There is evidence to suggest that the origins of performance—even for Greek theater, let alone that of the Far East—are to be found in improvisation. Aristotle in fact says so, though since his remark does not fit too well with traditional theater history, it has usually been ignored. Dionysian rites predate "established" theater, and Dionysus was not so much the god of wine as of the effects of wine (i.e., removal of inhibitions): a link with the "shamanistic" Eastern and Egyptian traditions becomes apparent. (page 4)

It might be possible to define "higher" states of consciousness as conditions in which reality is perceived as consisting of "more" than that which everyday vision brings to light or in which some higher purpose to life may be observed; or "higher" states may be thought of as those which bypass discursive rational processes of thinking, or which give greater scope to "imaginative" vision, or which raise man toward some greater self-knowledge or some sense of harmony with the cosmos. Although all these are useful pointers, they do not establish clear criteria which distinguish these states from those already know, like waking and dreaming. In order to do so these heightened levels would have to be permanently available, unaided by mechanical instruments, and they would have to be characterized by physiological and psychological criteria distinct from those encountered in other states. (page 5)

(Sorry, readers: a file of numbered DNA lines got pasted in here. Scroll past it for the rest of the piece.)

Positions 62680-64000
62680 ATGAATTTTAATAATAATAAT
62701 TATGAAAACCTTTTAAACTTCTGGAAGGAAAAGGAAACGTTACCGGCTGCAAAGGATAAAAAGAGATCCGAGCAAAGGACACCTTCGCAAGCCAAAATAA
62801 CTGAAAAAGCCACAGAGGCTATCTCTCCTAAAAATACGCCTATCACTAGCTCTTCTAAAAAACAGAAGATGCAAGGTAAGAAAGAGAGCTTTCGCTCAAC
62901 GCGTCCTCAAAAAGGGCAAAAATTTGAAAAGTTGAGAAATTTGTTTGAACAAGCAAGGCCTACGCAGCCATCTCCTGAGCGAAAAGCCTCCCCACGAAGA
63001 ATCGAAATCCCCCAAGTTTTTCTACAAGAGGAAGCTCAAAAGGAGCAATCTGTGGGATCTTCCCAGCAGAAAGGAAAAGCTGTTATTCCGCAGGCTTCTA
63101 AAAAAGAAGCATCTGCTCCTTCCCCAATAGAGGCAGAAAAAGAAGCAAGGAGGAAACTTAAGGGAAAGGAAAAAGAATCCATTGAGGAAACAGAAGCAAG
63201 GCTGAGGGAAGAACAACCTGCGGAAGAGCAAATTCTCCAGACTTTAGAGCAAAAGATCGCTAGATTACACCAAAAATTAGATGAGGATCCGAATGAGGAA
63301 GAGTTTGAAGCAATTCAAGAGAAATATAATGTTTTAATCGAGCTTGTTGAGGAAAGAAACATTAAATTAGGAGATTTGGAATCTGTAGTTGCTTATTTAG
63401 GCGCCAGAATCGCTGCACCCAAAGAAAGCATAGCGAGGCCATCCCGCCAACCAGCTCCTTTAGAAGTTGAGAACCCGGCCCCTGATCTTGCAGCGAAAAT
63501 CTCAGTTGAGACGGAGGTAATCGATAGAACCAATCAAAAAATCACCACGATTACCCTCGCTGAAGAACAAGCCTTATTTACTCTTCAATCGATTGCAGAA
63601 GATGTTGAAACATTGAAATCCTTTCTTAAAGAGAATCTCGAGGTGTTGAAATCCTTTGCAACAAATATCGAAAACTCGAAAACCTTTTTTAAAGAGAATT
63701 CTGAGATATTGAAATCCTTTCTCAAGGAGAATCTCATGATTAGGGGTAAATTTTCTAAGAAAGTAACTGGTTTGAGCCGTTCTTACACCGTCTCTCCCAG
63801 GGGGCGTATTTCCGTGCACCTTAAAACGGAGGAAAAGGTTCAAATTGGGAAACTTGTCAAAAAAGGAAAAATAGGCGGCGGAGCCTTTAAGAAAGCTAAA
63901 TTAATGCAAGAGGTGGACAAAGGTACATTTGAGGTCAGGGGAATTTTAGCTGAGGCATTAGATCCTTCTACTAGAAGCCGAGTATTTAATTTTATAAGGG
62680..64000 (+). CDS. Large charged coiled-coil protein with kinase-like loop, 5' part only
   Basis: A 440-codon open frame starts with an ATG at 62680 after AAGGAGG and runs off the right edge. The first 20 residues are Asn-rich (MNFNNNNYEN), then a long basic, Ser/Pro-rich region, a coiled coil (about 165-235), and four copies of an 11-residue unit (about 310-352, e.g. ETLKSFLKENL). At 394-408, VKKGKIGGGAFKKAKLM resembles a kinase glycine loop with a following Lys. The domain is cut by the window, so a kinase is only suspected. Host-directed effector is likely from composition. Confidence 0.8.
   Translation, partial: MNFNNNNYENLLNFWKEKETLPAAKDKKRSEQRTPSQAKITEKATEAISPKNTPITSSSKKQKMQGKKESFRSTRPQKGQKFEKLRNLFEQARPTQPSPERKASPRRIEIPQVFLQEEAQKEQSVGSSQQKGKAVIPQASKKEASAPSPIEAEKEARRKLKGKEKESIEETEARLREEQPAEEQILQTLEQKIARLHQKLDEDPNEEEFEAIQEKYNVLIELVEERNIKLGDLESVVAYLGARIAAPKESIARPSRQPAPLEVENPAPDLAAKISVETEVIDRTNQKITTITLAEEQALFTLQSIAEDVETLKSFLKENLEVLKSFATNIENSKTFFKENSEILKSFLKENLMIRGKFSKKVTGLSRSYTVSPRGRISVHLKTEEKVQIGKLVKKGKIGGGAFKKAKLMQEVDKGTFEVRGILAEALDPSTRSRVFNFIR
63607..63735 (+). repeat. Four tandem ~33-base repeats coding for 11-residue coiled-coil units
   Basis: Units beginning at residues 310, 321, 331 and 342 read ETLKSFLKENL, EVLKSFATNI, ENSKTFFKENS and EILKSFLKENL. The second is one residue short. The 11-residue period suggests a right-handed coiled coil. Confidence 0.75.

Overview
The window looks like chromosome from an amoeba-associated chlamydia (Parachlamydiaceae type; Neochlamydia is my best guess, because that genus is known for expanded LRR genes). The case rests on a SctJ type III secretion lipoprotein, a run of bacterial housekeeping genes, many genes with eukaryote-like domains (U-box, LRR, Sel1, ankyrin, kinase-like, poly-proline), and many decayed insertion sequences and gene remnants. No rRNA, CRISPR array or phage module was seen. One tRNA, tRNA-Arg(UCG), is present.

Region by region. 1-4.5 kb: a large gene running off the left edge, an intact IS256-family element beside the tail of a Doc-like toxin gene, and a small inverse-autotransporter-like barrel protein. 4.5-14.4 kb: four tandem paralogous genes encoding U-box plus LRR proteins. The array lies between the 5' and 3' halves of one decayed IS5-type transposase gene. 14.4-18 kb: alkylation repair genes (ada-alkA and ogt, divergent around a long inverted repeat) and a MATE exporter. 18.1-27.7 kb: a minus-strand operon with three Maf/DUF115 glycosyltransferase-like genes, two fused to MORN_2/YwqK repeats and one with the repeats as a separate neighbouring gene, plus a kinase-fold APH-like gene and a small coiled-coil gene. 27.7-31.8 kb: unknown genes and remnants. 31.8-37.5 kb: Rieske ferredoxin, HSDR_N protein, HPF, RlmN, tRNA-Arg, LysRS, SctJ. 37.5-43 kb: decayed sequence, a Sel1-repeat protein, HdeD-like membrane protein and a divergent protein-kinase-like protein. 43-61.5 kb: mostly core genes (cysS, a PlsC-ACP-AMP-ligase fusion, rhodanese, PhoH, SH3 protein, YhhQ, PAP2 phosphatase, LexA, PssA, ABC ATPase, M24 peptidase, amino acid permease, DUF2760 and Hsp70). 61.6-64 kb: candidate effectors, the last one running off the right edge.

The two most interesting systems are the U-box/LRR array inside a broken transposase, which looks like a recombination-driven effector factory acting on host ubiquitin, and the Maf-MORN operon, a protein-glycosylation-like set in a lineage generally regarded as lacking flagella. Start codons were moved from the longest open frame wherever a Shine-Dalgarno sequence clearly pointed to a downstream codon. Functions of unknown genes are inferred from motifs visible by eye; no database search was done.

"Higher' states of consciousness mean more energy in more orderly forms. The orderliness is in the consciousness, in the matter which is organized, and in the organizing relationship. There is no separate envelope of awareness; it fuses with, shapes and is shaped by its "body," even in the resting phase of neutrality. Consciousness is participation: in the multiple possibilities of self, in the capacity for play, and perhaps ultimately in the sense that we are the universe's way of becoming conscious of itself. (Ralph Yarrow, "Neutral" Consciousness in the Experience of Theater, page 13)